By Dr. Ted Switzer
The Southeast Data, Assessment, and Review (SEDAR) is the cooperative process by which stock assessments of federally-managed species are conducted in the Southeast Region of NOAA Fisheries. SEDAR was initiated to improve planning and coordination of stock assessment activities and to improve the quality and reliability of stock assessments. SEDAR strives to provide an open and transparent approach for development and review of the scientific information on fish stocks that is critical to effective management and decision making, and includes participants from various sectors, including researchers, stock assessment scientists, managers, and stakeholders.
Many research groups at the institute provide data critical to the SEDAR process, including data on landings and discards from the commercial and recreational fishery, discard mortality, and life history including age and growth, reproduction, and stock identification. Data provided by the FIM program typically include trends in relative abundance through identification. Data provided by the FIM program typically include trends in relative abundance through time as well as annual estimates of size/age composition. Because these data are meant to characterize fluctuations in managed fish populations through time, several years of data are often required before fishery-independent indices become useful. Nevertheless, FIM data are increasingly being used for the assessment of managed fishes, including the ongoing SEDAR 51: Gulf of Mexico Gray Snapper.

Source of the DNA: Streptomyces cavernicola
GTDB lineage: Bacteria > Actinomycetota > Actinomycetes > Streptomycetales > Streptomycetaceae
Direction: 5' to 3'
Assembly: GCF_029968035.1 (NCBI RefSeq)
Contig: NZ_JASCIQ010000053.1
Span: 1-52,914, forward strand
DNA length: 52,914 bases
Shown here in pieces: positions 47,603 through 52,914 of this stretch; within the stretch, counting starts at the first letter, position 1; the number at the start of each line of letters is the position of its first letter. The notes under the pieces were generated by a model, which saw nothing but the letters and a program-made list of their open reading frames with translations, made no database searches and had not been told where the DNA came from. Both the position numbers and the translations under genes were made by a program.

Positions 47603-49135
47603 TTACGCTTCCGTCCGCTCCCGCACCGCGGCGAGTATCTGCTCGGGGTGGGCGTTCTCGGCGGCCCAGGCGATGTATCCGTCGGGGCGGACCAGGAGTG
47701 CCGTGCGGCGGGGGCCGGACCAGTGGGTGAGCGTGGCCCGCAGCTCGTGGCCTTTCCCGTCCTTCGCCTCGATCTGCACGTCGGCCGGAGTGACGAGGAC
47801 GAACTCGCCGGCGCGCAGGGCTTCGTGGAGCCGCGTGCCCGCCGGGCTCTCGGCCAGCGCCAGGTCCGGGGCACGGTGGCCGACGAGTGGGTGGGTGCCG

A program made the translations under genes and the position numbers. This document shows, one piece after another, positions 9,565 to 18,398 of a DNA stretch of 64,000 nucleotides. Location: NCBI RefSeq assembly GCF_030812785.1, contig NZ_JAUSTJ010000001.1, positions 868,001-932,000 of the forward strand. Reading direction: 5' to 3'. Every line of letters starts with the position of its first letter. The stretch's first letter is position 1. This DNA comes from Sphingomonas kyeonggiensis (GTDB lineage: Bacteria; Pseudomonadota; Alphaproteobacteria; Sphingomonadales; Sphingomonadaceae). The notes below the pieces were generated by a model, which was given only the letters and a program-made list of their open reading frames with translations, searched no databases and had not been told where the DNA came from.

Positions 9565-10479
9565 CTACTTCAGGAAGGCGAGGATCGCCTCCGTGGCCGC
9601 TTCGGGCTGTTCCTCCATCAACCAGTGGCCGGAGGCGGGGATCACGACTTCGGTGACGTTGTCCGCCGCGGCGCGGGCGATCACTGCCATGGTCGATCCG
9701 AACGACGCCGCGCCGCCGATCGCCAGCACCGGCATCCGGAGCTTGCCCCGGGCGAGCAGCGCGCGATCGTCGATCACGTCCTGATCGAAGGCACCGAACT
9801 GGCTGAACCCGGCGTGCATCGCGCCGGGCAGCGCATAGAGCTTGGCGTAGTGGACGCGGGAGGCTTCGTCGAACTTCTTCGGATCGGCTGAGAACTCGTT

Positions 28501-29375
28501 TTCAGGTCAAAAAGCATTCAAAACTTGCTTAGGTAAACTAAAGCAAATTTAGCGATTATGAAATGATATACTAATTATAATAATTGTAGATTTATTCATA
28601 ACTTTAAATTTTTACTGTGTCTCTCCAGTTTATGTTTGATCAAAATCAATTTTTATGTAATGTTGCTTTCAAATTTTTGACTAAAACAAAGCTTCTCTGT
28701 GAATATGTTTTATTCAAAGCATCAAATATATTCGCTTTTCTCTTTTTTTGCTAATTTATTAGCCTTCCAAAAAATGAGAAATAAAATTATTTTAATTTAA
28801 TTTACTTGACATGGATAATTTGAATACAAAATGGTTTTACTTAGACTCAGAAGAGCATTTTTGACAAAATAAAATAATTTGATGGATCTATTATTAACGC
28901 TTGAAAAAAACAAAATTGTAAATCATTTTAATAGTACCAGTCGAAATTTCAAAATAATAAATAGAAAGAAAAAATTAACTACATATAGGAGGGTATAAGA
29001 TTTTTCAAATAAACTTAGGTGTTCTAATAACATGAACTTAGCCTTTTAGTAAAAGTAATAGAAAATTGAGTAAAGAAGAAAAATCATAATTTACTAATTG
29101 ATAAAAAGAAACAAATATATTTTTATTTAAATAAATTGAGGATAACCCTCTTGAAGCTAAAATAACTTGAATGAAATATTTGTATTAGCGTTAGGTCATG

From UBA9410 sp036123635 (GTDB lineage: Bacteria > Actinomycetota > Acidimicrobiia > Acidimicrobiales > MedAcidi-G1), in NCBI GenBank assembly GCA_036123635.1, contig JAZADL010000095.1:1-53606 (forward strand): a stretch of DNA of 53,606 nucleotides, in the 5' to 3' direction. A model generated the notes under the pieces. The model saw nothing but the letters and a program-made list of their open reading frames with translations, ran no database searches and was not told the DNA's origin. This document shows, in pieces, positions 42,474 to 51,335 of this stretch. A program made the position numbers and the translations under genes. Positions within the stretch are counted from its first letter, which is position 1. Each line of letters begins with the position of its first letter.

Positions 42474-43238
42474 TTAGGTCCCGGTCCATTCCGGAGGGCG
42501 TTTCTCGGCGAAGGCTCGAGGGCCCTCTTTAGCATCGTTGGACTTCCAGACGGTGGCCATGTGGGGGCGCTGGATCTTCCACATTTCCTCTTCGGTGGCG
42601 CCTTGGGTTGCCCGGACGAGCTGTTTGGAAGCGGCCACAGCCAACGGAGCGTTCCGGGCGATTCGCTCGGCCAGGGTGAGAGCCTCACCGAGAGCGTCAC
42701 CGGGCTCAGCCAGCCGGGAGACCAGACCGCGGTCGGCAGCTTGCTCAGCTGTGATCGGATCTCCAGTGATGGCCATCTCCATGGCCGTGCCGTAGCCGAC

Data from long-term seine-surveys (initiated in 1996 – 1998, depending on estuary) and recently-implemented polyhaline seagrass seine and trawl surveys (initiated in 2008) were analyzed separately to generate indices of abundance for age-0 (≤ 100 mm SL) and age-1 (101 – 250 mm SL) Gray Snapper; a single index was developed for each by combining data from multiple estuarine systems. In general, indices for each age class were similar between surveys (Figure 1); index results documented strong interannual variability in age-0 recruitment, but a generally increasing trend in the relative abundance of age-1 Gray Snapper. Although the SEDAR Data Workshop recommended incorporation of the long-term index only to avoid duplication, future efforts to incorporate data fromboth surveys into unified age-0 and age-1 indices should dramatically increase the statistical power of these indices.
In addition, data from the FWRI video survey off Tampa Bay and Charlotte Harbor were analyzed to generate and index of abundance for subadult/adult Gray Snapper (generally ≥ 300 mm FL) from 2010 – 2015. Model results generally corroborate the increasing trend in abundance of Gray Snapper in recent years. Although useful, this model was ultimately not recommended for incorporation, as an additional model, it was developed utilizing data from FWRI, NMFS – Panama City, and NMFS – Pascagoula video surveys.